As part of its commitment to promote environmental science and allow our members to learn about and disseminate the latest sector thinking, the IES produces four to five editions of its highly regarded journal environmental SCIENTIST each year.
Each thematic issue examines a topic of pressing importance to environmental science from a variety of different angles; an expert in the relevant area acts as guest editor, introducing the articles and providing a critical overview of the subject at hand. Articles are primarily written by our members, supplemented by contributions from experts and professionals working in the environmental field.
The journal acts not just as way of keeping abreast with the sector, but is also a thoroughly interesting read.
Unintended consequences crop up throughout our lives; they can change our perspective, open new avenues and create all manner of problems. Science owes many groundbreaking discoveries to the unexpected but not all unintended consequences lead to great things - whether positive or negative the impact of the "unknown unknowns" cannot be understated. This edition of the environmental SCIENTIST seeks to highlight the uncertain nature of environmental science. In this issue we explore how historical and current policy making can lead to unpredictable outcomes, how a green energy solution solves more than one environmental issue and what happens when the native species return to their homeland to find an intruder.
As cities and towns nationwide look for innovative ways to tackle the housing crisis, land condition professionals dedicate themselves to unlocking land that was otherwise written off for development. With an increasing drive for accessible green space, remediated sites now not only provide much needed space for housing, but the chance for green spaces in the heart of our cities. This edition of the environmental SCIENTIST highlights some of the key challenges and opportunities currently being tackled by land condition professionals. This issue delves into the legislation surrounding land condition and land use, as well as how modern sustainability technologies and techniques are being incorporated into remediation practice.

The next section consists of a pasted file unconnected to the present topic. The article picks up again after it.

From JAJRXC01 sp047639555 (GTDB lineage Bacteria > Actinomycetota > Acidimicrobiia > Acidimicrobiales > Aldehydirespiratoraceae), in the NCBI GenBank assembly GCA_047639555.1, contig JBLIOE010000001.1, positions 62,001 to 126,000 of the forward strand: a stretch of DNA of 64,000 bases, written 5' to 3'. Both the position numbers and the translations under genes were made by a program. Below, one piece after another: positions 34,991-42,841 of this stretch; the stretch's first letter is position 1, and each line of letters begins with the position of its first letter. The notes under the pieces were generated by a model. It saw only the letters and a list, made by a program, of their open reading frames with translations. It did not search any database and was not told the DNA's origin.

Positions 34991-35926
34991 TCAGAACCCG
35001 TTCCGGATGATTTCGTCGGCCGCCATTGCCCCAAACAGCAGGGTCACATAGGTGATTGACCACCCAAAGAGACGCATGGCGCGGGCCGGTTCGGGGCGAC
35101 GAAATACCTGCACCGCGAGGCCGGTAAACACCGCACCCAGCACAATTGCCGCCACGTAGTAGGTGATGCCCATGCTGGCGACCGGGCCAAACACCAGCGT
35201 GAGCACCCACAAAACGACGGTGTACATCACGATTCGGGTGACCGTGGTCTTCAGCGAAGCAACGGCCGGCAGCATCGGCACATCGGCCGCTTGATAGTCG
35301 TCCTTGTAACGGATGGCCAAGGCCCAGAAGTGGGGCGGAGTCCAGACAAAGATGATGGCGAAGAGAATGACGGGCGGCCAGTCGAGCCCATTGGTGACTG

As Higher Education Institutions increasingly strive to find the most impactful way of conducting innovative education and research, many are initiating Living Labs programmes. The objective of a Living Lab programme is to establish a platform where people from different stakeholder groups can easily and effectively collaborate. While Living Labs are not limited to sustainability, this sector has led the way and embraced their potential to enhance learning and employability for students, problem-solving for campus managers, and deliver real-world sustainability improvements. This issue of the environmental SCIENTIST explores the development of the concept, presents case studies from the perspective of a range of Living Labs stakeholders, and considers its potential to drive further change.
In September 2015, world leaders adopted the seventeen goals of the 2030 Agenda for Sustainable Development at a special United National Summit. 193 UN Member States signed up to the Goals, which are focused around ending poverty and hunger, protecting the planet, fostering peaceful societies and promoting partnerships to help achieve the sustainable development. Science is fundamental to many of the Goals and the 169 targets which accompany them, and this issue of the environmental SCIENTIST explores its role, in partnership with policy, business and civil society, in delivering on this ambitious agenda.
Though experts have been aware of the issue for many years, it is only in recent years that the majority of the media and public have become aware of the severity of the air quality crisis in many of Britain's towns and cities. But is it too little too late? The articles in this issue of the environmental SCIENTIST discuss controversial topics around air quality management and measurement, and suggest ways in which both government and individuals can strive to tackle this problem.
Due to be published to members in October 2018
Due to be published to members in December 2018
Who to contact
Join the IES
Joining the IES helps your personal and professional development. Wherever you are in your career, the IES has membership services that will help you gain recognition and progress to the next level.
- 4 journals per annum
- Regional and national events
- Chance to apply for Chartered Scientist and Chartered Environmentalist
- Recognition of professional status
- Use of post-nominal letters
- CPD recording tools
- Access to our exclusive monthly webinars
- Regular reports on the environmental science sector